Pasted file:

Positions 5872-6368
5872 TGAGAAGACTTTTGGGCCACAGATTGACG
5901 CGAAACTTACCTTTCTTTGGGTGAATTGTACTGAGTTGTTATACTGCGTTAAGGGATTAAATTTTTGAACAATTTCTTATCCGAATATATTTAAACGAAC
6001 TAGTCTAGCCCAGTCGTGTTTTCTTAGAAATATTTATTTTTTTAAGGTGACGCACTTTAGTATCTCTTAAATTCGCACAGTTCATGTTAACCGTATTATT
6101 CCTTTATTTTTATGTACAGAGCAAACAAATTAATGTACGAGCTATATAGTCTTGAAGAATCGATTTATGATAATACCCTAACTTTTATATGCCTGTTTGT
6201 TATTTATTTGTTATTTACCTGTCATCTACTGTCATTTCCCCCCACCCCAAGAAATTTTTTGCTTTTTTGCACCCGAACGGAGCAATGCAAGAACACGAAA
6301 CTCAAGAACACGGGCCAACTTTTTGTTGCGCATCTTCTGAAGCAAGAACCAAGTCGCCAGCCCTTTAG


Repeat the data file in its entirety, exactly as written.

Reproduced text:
Positions 5872-6368
5872 TGAGAAGACTTTTGGGCCACAGATTGACG
5901 CGAAACTTACCTTTCTTTGGGTGAATTGTACTGAGTTGTTATACTGCGTTAAGGGATTAAATTTTTGAACAATTTCTTATCCGAATATATTTAAACGAAC
6001 TAGTCTAGCCCAGTCGTGTTTTCTTAGAAATATTTATTTTTTTAAGGTGACGCACTTTAGTATCTCTTAAATTCGCACAGTTCATGTTAACCGTATTATT
6101 CCTTTATTTTTATGTACAGAGCAAACAAATTAATGTACGAGCTATATAGTCTTGAAGAATCGATTTATGATAATACCCTAACTTTTATATGCCTGTTTGT
6201 TATTTATTTGTTATTTACCTGTCATCTACTGTCATTTCCCCCCACCCCAAGAAATTTTTTGCTTTTTTGCACCCGAACGGAGCAATGCAAGAACACGAAA
6301 CTCAAGAACACGGGCCAACTTTTTGTTGCGCATCTTCTGAAGCAAGAACCAAGTCGCCAGCCCTTTAG